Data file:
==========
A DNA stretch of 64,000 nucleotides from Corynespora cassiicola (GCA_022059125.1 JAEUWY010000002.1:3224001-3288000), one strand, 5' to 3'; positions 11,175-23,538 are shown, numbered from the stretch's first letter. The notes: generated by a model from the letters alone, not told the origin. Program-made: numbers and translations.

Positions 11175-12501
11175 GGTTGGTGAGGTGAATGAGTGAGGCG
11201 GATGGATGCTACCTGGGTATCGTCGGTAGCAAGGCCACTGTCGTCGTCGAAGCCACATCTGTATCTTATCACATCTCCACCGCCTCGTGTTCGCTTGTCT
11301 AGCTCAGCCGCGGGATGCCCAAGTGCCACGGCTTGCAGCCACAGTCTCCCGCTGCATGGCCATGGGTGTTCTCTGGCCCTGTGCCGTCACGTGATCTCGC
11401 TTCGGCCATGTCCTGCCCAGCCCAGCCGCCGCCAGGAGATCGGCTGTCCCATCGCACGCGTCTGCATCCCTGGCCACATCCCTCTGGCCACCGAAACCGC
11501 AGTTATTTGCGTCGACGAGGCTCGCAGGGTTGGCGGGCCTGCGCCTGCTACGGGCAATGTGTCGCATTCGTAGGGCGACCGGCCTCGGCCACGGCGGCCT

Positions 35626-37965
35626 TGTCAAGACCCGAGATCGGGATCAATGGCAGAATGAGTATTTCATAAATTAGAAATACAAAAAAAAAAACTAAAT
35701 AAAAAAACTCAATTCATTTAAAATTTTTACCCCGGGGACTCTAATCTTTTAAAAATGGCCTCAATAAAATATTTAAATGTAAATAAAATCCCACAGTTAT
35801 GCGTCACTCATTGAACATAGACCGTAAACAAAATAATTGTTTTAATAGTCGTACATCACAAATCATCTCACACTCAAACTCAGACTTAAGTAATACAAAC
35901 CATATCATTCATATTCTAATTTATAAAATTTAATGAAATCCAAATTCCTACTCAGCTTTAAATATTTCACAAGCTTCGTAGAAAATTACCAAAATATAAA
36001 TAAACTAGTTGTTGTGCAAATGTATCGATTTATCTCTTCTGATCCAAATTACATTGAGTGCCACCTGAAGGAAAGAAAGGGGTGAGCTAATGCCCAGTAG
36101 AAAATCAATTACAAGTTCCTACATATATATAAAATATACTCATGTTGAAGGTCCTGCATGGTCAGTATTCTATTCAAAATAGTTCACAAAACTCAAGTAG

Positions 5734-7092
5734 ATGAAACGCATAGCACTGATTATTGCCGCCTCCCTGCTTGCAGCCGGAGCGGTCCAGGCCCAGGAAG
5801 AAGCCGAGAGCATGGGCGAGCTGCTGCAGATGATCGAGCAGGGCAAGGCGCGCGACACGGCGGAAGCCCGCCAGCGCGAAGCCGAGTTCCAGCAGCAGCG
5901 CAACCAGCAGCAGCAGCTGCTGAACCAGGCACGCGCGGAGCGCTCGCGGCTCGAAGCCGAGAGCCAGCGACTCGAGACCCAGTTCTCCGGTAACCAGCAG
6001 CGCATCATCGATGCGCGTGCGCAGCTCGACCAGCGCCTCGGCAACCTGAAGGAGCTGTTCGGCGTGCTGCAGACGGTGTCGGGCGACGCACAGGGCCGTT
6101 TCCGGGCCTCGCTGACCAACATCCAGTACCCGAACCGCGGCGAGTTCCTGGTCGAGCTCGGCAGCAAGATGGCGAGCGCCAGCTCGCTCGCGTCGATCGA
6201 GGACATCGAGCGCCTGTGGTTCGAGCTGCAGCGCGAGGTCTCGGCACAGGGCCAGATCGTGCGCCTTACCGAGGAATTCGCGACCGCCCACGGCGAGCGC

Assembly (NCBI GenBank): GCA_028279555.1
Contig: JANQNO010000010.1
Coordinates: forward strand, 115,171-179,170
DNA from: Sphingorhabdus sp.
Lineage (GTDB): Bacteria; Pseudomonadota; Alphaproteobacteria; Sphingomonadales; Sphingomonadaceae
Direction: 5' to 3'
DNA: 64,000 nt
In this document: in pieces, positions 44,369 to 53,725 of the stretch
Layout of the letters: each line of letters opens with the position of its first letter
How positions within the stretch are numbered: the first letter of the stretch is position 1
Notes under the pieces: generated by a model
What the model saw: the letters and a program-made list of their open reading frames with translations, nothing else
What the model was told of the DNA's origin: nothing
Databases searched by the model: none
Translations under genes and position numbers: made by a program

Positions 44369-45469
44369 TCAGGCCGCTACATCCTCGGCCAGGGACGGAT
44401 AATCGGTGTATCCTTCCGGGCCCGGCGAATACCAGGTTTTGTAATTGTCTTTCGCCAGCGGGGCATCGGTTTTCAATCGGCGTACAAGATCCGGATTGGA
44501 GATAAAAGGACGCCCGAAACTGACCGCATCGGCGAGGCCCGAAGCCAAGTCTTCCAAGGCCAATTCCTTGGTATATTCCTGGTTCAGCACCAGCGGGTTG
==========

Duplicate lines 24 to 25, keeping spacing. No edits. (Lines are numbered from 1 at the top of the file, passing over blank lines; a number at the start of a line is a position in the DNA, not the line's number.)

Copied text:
Coordinates: forward strand, 115,171-179,170
DNA from: Sphingorhabdus sp.